Fresh off last night’s crucial 115-94 win over the red-hot Los Angeles Clippers at Oracle Arena, now seems the appropriate time to ask the always-telling question of the 22-10 Warriors: contender or pretender?
ESPN.com beat us to the punch this morning in a 5-on-5 segment that polled various TrueHoop bloggers, and a near-consensus was reached. Golden State, the pollsters essentially agreed, is too green to make major noise this postseason and lacks the singular superstar that pulls good teams over the hump to great.
Those are valid points and ones even the most optimistic Warriors fan would have a tough time refuting. Golden State, impressive as they’ve been the last two months, has almost nothing in the way of meaningful playoff experience and counts three rookies, a sophomore, and a still-developing fourth-year point guard among their top nine players. Not to mention, can Steph Curry and David Lee be counted on to produce big numbers on a nightly basis when the stakes are highest?
Nobody knows how the Dubs’ youth will respond to playoff basketball, and, similarly, Golden State’s two potential All-Stars have never needed to play like it with the season on the brink. So that four of the five polled analysts labels the Warriors “pretender” makes sense. No debate there.
But what does, too, is Warriors World’s (Hoopspeak’s, Bleacher Report’s, everywhere else’s) own Ethan Sherwood Strauss dubbing Golden State a contender and his rationale for doing so. Simply and to the point, Strauss writes, “If Andrew Bogut returns, this might be a title-contending basketball team… If a good team gets a massive upgrade at their weakest position… watch out.”
Lost in the national shuffle amid the Warriors’ surprising success has been the absence of Bogut and what it means Golden State could be capable of whenever he returns, and Strauss – a long-time Bay Area basketball sufferer – understands that. With apologies to Festus Ezeli, he’s hardly Bogut, let alone a viable starting NBA center. That Golden State has played winning basketball with him a fixture in the lineup obviously speaks to the versatile play of Ezeli’s teammates, but also – and maybe more importantly – what the Warriors could accomplish with a healthy Bogut manning the middle instead.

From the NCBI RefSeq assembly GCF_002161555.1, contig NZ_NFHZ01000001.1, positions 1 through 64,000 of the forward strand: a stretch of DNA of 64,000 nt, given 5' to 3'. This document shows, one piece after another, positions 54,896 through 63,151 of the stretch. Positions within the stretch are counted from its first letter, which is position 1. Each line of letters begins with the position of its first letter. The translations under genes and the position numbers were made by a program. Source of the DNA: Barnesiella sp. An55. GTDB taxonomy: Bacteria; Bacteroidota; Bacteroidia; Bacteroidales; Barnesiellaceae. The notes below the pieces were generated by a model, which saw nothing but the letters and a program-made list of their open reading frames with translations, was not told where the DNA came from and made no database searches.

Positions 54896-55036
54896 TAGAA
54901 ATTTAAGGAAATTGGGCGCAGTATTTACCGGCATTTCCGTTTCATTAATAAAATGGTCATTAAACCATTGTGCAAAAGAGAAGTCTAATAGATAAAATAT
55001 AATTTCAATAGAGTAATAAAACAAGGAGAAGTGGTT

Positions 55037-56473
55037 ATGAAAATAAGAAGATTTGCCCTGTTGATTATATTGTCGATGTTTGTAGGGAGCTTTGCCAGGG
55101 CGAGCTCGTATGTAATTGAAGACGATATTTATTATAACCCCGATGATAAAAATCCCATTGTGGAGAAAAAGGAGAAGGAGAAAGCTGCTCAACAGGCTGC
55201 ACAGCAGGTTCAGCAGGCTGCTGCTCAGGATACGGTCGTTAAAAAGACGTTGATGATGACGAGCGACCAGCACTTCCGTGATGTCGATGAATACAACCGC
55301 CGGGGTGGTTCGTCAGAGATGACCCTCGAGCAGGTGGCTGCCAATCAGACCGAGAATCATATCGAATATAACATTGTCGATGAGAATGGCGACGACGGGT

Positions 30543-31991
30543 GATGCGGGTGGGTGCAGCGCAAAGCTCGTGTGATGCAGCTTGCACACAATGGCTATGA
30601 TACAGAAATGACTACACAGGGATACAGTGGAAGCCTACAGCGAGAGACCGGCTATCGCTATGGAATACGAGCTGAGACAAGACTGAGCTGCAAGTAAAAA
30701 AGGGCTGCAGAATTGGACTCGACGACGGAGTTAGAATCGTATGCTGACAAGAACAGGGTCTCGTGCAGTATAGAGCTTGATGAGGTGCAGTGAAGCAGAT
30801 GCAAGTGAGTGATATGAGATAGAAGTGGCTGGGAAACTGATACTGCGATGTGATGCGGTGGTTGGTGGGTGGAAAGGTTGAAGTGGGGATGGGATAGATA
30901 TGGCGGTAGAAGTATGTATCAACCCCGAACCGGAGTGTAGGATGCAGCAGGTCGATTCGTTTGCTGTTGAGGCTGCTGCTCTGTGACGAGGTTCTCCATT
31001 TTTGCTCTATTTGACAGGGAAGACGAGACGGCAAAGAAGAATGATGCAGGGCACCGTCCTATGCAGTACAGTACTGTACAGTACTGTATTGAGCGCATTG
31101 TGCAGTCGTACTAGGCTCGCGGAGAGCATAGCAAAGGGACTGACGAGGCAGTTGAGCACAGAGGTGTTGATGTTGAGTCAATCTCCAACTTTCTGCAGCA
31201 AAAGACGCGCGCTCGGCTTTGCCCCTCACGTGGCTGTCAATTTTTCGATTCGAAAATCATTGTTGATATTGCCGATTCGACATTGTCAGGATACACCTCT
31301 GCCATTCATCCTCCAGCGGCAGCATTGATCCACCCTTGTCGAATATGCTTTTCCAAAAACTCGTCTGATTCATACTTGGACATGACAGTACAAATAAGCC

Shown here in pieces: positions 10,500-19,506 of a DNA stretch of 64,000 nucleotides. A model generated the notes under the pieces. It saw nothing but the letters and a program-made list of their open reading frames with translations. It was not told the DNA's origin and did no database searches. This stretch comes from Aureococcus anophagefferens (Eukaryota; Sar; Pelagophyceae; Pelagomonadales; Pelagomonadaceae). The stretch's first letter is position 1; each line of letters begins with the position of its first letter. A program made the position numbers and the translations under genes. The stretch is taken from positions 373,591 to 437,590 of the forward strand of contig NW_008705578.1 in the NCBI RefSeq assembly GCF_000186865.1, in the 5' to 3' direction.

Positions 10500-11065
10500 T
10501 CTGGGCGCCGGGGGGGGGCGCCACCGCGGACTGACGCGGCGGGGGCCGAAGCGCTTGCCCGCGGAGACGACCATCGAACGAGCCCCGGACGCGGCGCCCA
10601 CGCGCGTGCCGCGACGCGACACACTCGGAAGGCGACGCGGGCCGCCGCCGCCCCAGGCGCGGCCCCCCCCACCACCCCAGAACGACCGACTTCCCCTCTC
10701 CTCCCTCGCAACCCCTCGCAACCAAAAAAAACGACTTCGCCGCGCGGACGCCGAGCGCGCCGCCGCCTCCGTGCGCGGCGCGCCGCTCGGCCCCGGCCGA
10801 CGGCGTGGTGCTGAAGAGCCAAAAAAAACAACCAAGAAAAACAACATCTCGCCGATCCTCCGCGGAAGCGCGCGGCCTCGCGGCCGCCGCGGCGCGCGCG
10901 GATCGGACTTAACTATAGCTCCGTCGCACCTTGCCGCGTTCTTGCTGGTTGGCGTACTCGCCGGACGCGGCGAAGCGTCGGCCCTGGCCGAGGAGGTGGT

Bogut isn’t Dwight Howard or a healthy Andrew Bynum, the type of player that demands a double-team with every paint touch and can be counted on for 20-points on a nightly basis. That’s not his game, but it’s also not exactly what the Warriors need from him, either.
With Bogut and his potential value to Golden State, think of the impact Tyson Chandler has had on the New York Knicks on both ends of the floor. Not a dominant scorer or flashy shot-blocker, but a player with the size, quickness, anticipation, and understood nuance whose cause-and-effect is seen on the scoreboard as opposed to the stat-sheet. That’s Chandler in a nutshell, and though in a different, floor-bound package with more offensive skill, it’s Bogut, too.
Consider that, and Strauss’s “contender” contention doesn’t seem so outlandish. Understand, too, that the four other writers polled in 5-on-5 failed to mention Bogut at all in assessing the Warriors’ status with respect to the league’s elite. That’s telling, and indicative of the additional surprise Golden State may still have left to offer whenever the Aussie returns.
The Warriors: contender or pretender? It’s still too early to say for sure either way, but assuming Bogut’s return the lineup it’s safer to hedge bets on the former.
Follow Jack Winter on Twitter @armstrongwinter.